2. I quietly claimed, studied, and, due to frequent commutes in a backpack to school, damaged the paperback binding of my stepfather’s German Made Simple textbook about 3 years before I could elect to take German in high school, first learning to mispronounce German words around age 11.
  3. After planning an exchange program to Germany, I switched my major from Literature to East Asian Studies, putting myself in the odd position of trying to learn Japanese in Germany.
  4. Before I was allowed to cook unsupervised on the stovetop, I was fascinated by cooking with the microwave, and made various melted marshmallow concoctions.
  5. The first baking recipes I learned, other than those taught to me by my mother or other family members, were taken from the back of a Bisquick box. (I haven’t touched a box of Bisquick since 1993).
  6. I remember more about my first meals with girlfriends, past and present, than I do about such details as, for example, when their birthdays might be.
  7. I once held a dinner party to which more than 35 people showed up. Everyone went home well-fed, though most of them had to sit on the floor. I was able to maintain some semblence of domestic civility: Most people ate off of ceramic dinnerware, rather than disposable.
  8. Back in my college days, I produced a television show, produced a radio talk show, created TV news graphics, and hosted several music shows on my college TV and radio stations, when I wasn’t busy with political rabble-rousing. Frequent typos and grammatical flubs in this blog notwithstanding, I even had a brief stint as assistant editor at a small Seattle weekly newspaper.
  9. I’ve never paid for a TV, and I still have the same cheap stereo I bought in college about 12 years ago.
  10. I started college with a clear idea of what kind of work I wanted to do after graduating, but I graduated without one.

The memetic process depends on reproduction, so part of the deal is that I’m supposed to tag 5 other bloggers to respond to the meme. It’s meant to take a life of its own, like the game “telephone” combined with a chain letter. I’ll ask Hiromi to spread the meme in Japanese. Perhaps Travis in Tokyo and nearby Amy of Blue Lotus can play. If she’s amenable, perhaps I can convince my almost-neighbor, Gluten-Free Shauna, whom I’ve never met in spite of the fact that we both know some of the same people, to participate. My former roommate, Kaori, may answer in English or Japanese.

Nashi no hiyayakko

It sounded like a very odd idea to Hiromi at the time, but both of us were converts after we tasted the results of this variation of hiya-yakko.

A few weeks ago, after a rushed trip to Leavenworth, we went nashi picking near Everett, at an orchard owned by the family of a friend.

We ended up with such a bounty that we needed to exercise an unusual level of creativity to find uses for our treasure.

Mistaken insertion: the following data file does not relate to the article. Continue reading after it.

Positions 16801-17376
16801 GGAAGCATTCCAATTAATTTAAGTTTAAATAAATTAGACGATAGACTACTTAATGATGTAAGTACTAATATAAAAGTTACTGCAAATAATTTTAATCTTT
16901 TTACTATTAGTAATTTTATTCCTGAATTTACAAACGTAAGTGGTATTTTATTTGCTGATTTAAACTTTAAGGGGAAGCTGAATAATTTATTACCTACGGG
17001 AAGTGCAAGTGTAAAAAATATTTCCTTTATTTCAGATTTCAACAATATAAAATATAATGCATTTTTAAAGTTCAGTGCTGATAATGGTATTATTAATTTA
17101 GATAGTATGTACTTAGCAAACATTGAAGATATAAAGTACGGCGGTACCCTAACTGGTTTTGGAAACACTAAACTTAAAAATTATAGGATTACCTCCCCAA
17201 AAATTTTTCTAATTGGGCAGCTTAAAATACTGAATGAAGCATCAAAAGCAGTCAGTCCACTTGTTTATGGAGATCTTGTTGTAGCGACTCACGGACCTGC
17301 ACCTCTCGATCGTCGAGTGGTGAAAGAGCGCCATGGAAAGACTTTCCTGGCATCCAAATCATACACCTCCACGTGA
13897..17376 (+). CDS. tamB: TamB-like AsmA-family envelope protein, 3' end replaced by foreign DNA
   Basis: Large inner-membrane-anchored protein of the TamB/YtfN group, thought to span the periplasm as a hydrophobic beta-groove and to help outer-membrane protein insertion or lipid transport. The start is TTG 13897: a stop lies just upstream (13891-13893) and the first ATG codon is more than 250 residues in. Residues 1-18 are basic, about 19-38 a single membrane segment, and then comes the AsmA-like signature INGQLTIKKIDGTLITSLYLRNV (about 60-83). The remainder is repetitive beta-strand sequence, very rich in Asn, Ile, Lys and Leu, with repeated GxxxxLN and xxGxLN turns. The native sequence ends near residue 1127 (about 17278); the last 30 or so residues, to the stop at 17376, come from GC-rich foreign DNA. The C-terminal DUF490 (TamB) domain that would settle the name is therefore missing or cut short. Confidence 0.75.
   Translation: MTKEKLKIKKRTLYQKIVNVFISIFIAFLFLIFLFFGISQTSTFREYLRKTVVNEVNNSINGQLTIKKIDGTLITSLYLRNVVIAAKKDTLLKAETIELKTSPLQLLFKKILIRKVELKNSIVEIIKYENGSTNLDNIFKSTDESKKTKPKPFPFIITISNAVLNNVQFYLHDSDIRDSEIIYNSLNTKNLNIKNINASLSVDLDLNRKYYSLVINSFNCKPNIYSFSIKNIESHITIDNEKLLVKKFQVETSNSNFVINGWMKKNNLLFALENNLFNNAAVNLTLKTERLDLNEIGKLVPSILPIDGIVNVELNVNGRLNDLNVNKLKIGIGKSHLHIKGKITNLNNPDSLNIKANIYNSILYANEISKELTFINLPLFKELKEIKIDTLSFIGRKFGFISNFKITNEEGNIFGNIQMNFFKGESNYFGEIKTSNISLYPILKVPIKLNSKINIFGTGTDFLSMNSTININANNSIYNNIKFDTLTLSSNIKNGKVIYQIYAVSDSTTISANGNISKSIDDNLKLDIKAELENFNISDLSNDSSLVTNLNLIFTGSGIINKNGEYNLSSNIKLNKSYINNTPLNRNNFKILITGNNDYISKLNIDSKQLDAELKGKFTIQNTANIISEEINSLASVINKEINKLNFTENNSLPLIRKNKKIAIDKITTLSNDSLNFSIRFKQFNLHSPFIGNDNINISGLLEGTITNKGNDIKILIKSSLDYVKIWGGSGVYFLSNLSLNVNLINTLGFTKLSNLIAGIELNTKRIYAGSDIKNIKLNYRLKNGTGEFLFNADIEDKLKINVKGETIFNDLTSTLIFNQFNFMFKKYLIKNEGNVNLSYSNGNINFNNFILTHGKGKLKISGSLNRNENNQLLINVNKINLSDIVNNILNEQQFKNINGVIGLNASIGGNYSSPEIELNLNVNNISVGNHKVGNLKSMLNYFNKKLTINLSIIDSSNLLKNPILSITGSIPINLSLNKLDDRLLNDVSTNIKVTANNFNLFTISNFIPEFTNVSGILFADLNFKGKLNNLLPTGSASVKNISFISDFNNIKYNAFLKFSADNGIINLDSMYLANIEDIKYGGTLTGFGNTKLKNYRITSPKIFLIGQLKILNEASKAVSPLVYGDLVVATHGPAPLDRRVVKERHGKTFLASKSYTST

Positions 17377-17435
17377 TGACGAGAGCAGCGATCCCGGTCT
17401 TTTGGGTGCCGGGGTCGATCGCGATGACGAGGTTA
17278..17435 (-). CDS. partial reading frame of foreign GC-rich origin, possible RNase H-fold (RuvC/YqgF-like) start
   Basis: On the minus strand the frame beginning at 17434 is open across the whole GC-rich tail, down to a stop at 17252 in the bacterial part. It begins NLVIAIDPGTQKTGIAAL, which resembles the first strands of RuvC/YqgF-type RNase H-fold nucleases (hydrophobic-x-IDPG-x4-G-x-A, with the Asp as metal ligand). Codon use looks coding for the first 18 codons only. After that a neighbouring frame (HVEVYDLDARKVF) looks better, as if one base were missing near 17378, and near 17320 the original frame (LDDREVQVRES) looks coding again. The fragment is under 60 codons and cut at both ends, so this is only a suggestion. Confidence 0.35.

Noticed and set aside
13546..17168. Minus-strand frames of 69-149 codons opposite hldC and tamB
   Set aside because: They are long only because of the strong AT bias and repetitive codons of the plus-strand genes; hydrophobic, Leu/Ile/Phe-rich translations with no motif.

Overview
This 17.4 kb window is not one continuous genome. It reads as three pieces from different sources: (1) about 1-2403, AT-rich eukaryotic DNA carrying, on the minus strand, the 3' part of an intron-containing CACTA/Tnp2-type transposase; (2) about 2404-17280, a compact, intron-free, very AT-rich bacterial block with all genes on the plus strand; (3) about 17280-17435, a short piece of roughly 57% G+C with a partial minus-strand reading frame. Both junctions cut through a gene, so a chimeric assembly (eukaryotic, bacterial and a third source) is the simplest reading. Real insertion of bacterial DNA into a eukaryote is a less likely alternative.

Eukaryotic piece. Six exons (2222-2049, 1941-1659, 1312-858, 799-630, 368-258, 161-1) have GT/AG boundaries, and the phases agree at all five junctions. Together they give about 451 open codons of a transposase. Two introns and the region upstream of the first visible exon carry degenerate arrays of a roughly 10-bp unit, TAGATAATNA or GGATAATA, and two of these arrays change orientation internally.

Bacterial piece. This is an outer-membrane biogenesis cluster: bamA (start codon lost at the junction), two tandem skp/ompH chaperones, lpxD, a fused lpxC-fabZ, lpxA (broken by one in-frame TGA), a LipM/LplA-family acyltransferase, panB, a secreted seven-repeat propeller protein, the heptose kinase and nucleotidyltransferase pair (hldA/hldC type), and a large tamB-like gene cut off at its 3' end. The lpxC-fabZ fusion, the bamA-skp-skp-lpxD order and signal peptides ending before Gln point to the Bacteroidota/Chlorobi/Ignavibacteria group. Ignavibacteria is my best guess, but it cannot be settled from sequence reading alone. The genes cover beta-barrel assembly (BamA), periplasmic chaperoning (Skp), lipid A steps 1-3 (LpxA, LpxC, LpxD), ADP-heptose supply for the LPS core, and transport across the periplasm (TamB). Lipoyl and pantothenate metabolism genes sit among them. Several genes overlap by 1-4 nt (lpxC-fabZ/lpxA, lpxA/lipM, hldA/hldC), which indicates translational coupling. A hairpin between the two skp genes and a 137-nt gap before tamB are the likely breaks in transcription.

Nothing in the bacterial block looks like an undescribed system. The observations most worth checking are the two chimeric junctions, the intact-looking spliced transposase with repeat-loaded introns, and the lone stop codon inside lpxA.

I suggested we try grating the nashi in the style of daikon-oroshi, to which we added some grated fresh ginger. We placed this atop of kinugoshi (soft) tofu, added a bit of chopped scallion, and splashed on a small amount of Japanese soy sauce.

Nashi-hiyayakko

It’s a surprisingly refreshing seasonal twist on a classic side dish.

Hiromi used to ask me what we needed to buy when she made a grocery shopping trip, but I usually suggest just buying whatever vegetables look tempting, and I promise to figure out something to do with them. For this meal, that was a running theme… I worked out a Japanese-ish treatment of the day’s purchases.

We ate a nice tempura of mataike and arugula.

Maitake-rukora-tempura

Hiromi had picked up some patty pan squash and shiitake, so I made a simple itamemono from that.

Pattypan-shiitake-negi-itami-ni

I also made daigaku-imo, which is usually a snack rather than a side dish, but that didn’t stop me.

Daigaku-imo-redux

Foods needing improvement, some things needing none

Nothing puts fear into the hearts of perfectly capable cooks as the thought of making Hollandaise or Bernaise sauce.

I occasionally get Hollandaise sauce spot on without really trying. A few weeks ago, for the first time in months, if not years, I made a hurried attempt at a Hollandaise sauce that worked out spectacularly well: not too thick, not too thin, and not curdled or otherwise compromised. I made good use of it with some poached eggs on an English muffin with a little cheese, for a truly heart attack-inducing weekend morning calorie bomb.

But in my post-jetlag fervor, not to mention a serious craving for butter in the immediate wake of my Japan trip, I revisited the idea again, and it was a disaster. I was a bit short on time, or maybe it was actually eggs, otherwise I would have rescued the sauce, but instead we just suffered through my un-emulsified butter-laden travesty.

Attempt three, and I was more attentive. Hiromi found this lovely orange cauliflower at Sosio’s in Pike Place Market, and after a week of elaborate meals and occasional extravagant pieces of fruit, $4 for a head seemed perfectly reasonable; we weren’t at all distracted by our awareness of perfectly serviceable cauliflower at half the price.